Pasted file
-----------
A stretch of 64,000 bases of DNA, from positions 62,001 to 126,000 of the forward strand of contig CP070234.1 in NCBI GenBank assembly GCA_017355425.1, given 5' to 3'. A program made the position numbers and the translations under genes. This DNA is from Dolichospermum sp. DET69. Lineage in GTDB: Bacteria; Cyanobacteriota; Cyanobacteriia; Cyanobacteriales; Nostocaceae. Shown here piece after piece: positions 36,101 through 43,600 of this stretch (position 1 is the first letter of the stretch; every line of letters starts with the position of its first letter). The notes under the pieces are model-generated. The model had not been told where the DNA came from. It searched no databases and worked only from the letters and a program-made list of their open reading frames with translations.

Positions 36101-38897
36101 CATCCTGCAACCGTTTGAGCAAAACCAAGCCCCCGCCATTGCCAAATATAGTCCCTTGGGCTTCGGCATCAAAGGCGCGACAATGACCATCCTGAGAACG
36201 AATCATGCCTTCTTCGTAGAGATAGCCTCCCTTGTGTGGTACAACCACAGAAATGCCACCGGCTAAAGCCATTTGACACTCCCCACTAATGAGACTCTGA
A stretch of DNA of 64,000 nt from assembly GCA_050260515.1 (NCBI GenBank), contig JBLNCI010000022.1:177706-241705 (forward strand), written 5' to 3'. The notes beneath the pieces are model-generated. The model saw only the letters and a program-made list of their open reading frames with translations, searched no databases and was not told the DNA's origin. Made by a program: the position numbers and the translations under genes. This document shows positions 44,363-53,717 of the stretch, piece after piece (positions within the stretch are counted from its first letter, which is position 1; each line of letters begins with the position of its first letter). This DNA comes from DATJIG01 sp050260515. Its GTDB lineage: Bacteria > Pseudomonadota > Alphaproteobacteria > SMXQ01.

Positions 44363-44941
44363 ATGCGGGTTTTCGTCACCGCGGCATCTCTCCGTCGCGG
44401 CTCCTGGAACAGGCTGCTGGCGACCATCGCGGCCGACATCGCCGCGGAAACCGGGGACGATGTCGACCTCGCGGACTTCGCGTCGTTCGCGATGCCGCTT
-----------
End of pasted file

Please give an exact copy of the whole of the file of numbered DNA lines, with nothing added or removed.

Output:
A stretch of 64,000 bases of DNA, from positions 62,001 to 126,000 of the forward strand of contig CP070234.1 in NCBI GenBank assembly GCA_017355425.1, given 5' to 3'. A program made the position numbers and the translations under genes. This DNA is from Dolichospermum sp. DET69. Lineage in GTDB: Bacteria; Cyanobacteriota; Cyanobacteriia; Cyanobacteriales; Nostocaceae. Shown here piece after piece: positions 36,101 through 43,600 of this stretch (position 1 is the first letter of the stretch; every line of letters starts with the position of its first letter). The notes under the pieces are model-generated. The model had not been told where the DNA came from. It searched no databases and worked only from the letters and a program-made list of their open reading frames with translations.

Positions 36101-38897
36101 CATCCTGCAACCGTTTGAGCAAAACCAAGCCCCCGCCATTGCCAAATATAGTCCCTTGGGCTTCGGCATCAAAGGCGCGACAATGACCATCCTGAGAACG
36201 AATCATGCCTTCTTCGTAGAGATAGCCTCCCTTGTGTGGTACAACCACAGAAATGCCACCGGCTAAAGCCATTTGACACTCCCCACTAATGAGACTCTGA
A stretch of DNA of 64,000 nt from assembly GCA_050260515.1 (NCBI GenBank), contig JBLNCI010000022.1:177706-241705 (forward strand), written 5' to 3'. The notes beneath the pieces are model-generated. The model saw only the letters and a program-made list of their open reading frames with translations, searched no databases and was not told the DNA's origin. Made by a program: the position numbers and the translations under genes. This document shows positions 44,363-53,717 of the stretch, piece after piece (positions within the stretch are counted from its first letter, which is position 1; each line of letters begins with the position of its first letter). This DNA comes from DATJIG01 sp050260515. Its GTDB lineage: Bacteria > Pseudomonadota > Alphaproteobacteria > SMXQ01.

Positions 44363-44941
44363 ATGCGGGTTTTCGTCACCGCGGCATCTCTCCGTCGCGG
44401 CTCCTGGAACAGGCTGCTGGCGACCATCGCGGCCGACATCGCCGCGGAAACCGGGGACGATGTCGACCTCGCGGACTTCGCGTCGTTCGCGATGCCGCTT